Backyard Bird Photography Tutorial
Your backyard is a great place to photograph. With a simple setup, birds (and sometimes small mammals) will come to you providing wonderful photo opportunities from the comfort of your own home. Before setting up your station, here are a couple of considerations:
What kind of background do you want? Do you want it to look natural or are you solely interested in documenting species?
How does the light change throughout the day on your setup?
Where are you going to photograph from? If you can’t photograph from inside your house, you may be able to set up a backyard blind.
When you are constructing your station, you can make it as elaborate or as simple as you’d like. Here is one example of what I have used in the past:
The food is placed in a small container in between the two big logs I used for bases. I also had spread “Bark Butter” (a suet-based mixture of nuts and seeds) in a couple of locations, and it worked quite well. At this setup, I had cardinals, sparrows, chickadees, tufted titmouse, blue jays, wrens, woodpeckers, grey catbirds, and of course, squirrels and chipmunks (more on this in a bit).
It took a couple of weeks for the birds to get used to and become comfortable with the setup. I had already been using regular feeders in my backyard, so perhaps that was an advantage. During those couple of weeks I just observed the birds’ behavior instead of immediately trying to photograph them. I found that the birds would often land on one of the higher branches, pause for a second or two, drop down to the food, pick up some food and either fly away or return to one of the top branches and eat. So, when setting up to photograph them, I would prefocus on one of the top branches and wait. Eventually I got rid of the vertical branch, which limited even further the possible landing areas, and that increased my success tremendously.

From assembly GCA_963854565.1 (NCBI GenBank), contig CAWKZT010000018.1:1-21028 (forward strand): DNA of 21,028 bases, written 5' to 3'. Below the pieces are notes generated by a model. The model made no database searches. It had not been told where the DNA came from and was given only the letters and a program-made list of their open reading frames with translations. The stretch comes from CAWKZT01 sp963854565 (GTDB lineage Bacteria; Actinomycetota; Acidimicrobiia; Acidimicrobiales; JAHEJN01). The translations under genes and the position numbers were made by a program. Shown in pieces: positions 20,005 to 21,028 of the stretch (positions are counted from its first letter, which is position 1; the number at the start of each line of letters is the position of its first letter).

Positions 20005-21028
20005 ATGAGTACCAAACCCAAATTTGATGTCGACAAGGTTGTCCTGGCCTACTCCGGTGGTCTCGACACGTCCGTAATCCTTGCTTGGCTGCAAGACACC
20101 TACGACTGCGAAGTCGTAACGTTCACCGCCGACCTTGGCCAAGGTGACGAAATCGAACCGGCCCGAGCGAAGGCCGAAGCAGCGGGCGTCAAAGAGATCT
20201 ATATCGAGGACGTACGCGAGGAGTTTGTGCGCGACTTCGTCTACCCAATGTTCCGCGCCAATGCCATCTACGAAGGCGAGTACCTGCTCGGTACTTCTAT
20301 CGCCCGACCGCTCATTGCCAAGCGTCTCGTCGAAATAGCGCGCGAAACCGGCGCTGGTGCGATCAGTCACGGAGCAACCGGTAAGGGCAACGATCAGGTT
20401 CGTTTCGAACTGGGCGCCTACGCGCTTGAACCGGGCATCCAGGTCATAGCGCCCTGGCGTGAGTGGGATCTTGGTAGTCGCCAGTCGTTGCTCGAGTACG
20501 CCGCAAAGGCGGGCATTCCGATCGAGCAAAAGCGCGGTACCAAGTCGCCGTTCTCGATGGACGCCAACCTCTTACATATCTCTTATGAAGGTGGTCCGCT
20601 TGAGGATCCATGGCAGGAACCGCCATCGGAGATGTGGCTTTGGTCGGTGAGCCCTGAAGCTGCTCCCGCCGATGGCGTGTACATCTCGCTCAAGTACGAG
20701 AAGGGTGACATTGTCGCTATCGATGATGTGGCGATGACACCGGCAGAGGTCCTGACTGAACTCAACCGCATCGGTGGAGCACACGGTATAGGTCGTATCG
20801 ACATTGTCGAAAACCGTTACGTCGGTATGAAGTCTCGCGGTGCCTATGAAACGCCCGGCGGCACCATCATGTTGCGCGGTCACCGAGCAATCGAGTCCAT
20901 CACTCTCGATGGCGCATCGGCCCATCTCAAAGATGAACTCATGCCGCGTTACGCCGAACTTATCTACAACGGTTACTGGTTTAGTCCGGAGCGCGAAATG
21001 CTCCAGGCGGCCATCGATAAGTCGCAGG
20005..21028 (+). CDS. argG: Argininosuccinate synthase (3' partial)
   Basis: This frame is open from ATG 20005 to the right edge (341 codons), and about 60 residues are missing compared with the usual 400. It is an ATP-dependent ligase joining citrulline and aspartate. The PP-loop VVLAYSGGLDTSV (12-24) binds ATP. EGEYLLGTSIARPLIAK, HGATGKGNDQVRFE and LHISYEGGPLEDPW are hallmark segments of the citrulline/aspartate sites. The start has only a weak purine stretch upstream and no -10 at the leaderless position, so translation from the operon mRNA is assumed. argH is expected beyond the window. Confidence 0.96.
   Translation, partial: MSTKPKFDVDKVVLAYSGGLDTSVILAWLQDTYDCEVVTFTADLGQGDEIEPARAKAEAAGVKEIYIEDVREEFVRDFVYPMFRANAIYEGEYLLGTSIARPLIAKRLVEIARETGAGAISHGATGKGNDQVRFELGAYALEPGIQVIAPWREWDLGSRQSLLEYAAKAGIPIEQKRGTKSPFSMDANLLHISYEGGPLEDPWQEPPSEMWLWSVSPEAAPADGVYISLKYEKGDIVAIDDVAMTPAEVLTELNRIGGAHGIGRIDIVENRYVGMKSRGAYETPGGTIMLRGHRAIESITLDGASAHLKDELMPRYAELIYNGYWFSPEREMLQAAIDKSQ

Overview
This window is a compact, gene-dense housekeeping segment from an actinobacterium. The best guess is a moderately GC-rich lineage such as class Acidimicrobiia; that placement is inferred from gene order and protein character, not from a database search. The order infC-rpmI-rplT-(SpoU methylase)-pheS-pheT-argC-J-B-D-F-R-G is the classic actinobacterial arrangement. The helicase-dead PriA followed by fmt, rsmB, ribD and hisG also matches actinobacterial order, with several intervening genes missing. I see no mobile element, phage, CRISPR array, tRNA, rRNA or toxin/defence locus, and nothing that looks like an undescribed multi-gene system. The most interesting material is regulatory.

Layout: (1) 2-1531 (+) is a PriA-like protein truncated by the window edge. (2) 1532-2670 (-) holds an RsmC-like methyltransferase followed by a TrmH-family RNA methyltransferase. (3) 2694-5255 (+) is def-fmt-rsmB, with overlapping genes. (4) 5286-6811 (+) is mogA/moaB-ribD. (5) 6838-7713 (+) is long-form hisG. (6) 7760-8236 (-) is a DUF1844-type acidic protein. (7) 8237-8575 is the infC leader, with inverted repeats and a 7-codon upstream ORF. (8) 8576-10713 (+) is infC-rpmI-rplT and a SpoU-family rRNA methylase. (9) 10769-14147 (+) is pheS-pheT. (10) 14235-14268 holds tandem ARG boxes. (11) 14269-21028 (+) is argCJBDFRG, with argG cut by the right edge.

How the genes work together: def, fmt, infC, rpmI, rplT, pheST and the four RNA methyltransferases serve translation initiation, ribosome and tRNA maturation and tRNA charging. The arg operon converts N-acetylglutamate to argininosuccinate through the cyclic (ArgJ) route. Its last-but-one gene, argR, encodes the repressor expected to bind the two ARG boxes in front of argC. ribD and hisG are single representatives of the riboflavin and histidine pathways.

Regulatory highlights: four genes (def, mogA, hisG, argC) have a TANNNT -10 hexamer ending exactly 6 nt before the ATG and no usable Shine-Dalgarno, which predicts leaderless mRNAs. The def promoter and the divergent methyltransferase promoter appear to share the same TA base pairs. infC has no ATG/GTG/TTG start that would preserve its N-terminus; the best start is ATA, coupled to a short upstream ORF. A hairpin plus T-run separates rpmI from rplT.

I photographed from inside my house (my bathroom) and was quite close to the station. To minimize the chance of scaring the birds, I kept the lights in the bathroom out and turned off all camera sounds (shutter, focus lock, and the beep that occurred when pressing any of the buttons). I used a tripod and had the camera positioned where I wanted to photograph. Initially, I was ‘chasing’ the birds with my camera, but it wasn’t until I concentrated on a particular area that my success rate increased. There can be a flurry of activity at your feeder and sometimes you’re better off concentrating your photographic efforts on one location.
Pretty soon you’ll have to face the fact that you are going to have other visitors to your setup besides your new feathered friends. Squirrels and chipmunks can wipe out the food at your station surprisingly fast. You have a couple of options - you can just deal with it and keep replenishing the seed, or you can put out a dedicated squirrel and chipmunk feeder. I decided on the latter and it was a lot of fun. I used dried corn and peanuts and it did a nice job in keeping them away from the bird seed (Although the blue jays took a liking to the peanuts). These guys have to eat too and you can often get nice portrait photographs while they are feeding.
If you live near a store that specializes in selling bird seed and feeders, it’s worth it to pay them a visit. They can provide you with information on local species and give you tips on what types of seed or other foods to use. If you don’t have one near you, check out your local park - naturalists are usually on hand and can be a great help.
Feeders are great because you can photograph anytime you want and is the perfect place to test out new equipment or techniques. They are also a source of entertainment; sometimes its fun to watch the interactions of birds at the feeder and observe the different species that visit as the seasons change.
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